In most sports, if players physically attack each other, it’s because there is some level of beef between them. But that’s not the case in hockey. Or… I guess… boxing. Or MMA, or karate, or bullfighting, or a number of other sports, fine, but my point is: Hockey has a lot of fights that aren’t beef-based. So when hockey players do have beef, it’s only going to get even uglier. And when two entire hockey teams have beef? Well, as was the case with St. Louis and Chicago, you get a game so violent it becomes known as The St. Patrick’s Day Massacre.
From 1988 to 1993, the Blues and Chicago couldn’t escape each other. They met in five out of six postseasons. While that’d be enough to engender a deep hatred with a savory beef aroma, there’s another wrinkle— coaches and players kept switching from one team to the other.
Blues fired their head coach Jaques Martin in ‘88, and the next year, he was the top assistant in Chicago. Jocelyn Lemieux started his career with the Blues, and by 1990, he was on the Hawks eager to prove himself to his former team. That same year, Chicago left Bob Bassen open on the waiver draft, and the Blues scooped him up.
There was one team switch I didn’t talk about in the episode. Midway through the 1990 season the Blues rather unceremoniously dumped goalie Greg Millen. They essentially told him he wasn’t good enough for their Stanley Cup aspirations, trading him to the worst team in the league, the Quebec Nordiques. Millen was so upset that he didn’t report to Quebec for over a week after the trade. He even threatened to take legal action against the Blues, claiming they had a verbal agreement that he’d be consulted before any trades.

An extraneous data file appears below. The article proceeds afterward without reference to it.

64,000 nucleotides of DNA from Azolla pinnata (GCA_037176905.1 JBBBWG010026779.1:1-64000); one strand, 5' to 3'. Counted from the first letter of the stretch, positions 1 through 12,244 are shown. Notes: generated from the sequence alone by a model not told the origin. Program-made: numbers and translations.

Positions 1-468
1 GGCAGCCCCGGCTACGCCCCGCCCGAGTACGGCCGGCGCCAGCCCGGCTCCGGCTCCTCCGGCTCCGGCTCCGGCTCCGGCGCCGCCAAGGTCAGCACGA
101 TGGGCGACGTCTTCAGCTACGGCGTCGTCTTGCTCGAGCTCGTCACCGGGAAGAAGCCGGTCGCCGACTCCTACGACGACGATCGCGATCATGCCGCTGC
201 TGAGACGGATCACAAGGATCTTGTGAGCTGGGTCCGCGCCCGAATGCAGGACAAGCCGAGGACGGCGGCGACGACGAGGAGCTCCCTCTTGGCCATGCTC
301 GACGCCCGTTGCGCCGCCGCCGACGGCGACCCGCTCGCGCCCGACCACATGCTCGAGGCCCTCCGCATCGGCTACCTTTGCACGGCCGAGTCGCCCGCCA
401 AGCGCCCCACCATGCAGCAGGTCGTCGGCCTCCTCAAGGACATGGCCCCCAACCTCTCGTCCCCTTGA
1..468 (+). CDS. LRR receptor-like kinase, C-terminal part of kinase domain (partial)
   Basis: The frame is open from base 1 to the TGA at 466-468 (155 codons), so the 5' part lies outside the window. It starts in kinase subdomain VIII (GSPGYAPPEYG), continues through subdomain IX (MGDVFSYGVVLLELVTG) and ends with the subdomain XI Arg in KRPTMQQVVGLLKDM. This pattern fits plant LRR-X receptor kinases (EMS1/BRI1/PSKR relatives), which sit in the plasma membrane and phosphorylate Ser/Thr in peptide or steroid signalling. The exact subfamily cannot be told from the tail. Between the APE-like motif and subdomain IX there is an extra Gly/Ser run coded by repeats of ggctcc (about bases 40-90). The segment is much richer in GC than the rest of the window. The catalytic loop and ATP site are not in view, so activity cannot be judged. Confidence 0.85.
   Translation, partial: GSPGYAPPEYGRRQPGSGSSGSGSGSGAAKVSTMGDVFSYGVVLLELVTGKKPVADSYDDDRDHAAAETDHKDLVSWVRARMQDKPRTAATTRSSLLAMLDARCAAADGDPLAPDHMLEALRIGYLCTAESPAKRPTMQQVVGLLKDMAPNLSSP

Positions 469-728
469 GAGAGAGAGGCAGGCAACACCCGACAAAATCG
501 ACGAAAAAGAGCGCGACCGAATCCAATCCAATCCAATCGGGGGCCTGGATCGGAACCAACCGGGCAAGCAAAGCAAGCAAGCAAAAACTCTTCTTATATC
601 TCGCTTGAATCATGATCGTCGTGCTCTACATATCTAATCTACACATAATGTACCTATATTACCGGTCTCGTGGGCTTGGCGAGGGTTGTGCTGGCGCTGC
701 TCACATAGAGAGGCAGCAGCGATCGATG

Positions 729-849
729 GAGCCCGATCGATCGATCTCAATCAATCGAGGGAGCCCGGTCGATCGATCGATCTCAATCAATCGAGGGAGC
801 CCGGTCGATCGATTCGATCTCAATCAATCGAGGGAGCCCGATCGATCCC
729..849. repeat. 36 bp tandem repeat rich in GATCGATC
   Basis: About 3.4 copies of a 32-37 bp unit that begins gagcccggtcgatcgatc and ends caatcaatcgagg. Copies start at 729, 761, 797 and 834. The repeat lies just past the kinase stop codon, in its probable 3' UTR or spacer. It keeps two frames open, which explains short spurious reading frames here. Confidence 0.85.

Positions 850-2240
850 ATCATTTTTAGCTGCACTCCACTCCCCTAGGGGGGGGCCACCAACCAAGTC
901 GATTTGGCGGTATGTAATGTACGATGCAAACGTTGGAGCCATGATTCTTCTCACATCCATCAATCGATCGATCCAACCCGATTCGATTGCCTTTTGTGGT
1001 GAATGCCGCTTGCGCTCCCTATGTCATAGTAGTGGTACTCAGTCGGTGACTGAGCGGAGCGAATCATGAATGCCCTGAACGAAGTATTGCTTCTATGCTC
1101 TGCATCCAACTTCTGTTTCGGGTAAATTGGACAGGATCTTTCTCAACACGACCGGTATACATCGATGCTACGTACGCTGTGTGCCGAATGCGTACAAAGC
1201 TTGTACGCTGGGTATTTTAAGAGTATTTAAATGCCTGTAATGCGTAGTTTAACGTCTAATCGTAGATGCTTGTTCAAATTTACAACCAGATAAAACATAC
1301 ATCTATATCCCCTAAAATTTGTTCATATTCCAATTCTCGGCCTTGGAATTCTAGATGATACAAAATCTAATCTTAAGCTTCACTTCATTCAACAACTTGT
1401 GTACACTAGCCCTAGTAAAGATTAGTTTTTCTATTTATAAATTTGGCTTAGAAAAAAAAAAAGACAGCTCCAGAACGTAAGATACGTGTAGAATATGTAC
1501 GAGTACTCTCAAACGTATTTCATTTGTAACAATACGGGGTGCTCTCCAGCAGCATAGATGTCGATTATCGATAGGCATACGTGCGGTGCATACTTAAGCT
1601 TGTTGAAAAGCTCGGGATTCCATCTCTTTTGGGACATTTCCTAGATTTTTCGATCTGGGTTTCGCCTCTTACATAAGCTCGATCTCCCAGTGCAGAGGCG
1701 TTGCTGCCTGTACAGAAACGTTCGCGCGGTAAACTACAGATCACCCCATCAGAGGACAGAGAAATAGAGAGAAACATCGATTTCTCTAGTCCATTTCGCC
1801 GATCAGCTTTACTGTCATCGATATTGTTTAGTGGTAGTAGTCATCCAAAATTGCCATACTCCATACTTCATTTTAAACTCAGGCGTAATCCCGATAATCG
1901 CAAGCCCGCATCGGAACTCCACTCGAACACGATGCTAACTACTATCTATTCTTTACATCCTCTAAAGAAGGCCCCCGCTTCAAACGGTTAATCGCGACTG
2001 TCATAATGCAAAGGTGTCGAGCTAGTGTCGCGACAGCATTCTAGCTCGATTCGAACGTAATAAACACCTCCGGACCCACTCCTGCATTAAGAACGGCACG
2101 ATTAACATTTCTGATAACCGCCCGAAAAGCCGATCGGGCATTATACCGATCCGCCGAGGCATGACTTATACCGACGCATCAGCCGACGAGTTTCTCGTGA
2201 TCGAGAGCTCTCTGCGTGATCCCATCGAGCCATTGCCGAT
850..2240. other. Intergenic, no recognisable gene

He didn’t go through with the legal action, which is probably for the best because verbal agreements rarely hold up in court (Judge Judy taught me that).
Lucky for Millen, his time with the Nordiques was short lived. About a month later, they traded him to Chicago, in time for the Norris division finals match-up with the Blues. But Millen never got a chance to get revenge on his former employer because he barely played in the series. Young Hawks goalie Ed Belfour was beginning to make a name for himself, and the smart move was to keep Belfour on the ice.
While that subplot fizzled, don’t worry — there were plenty of others that soared. Please enjoy this episode of BH (Beef History).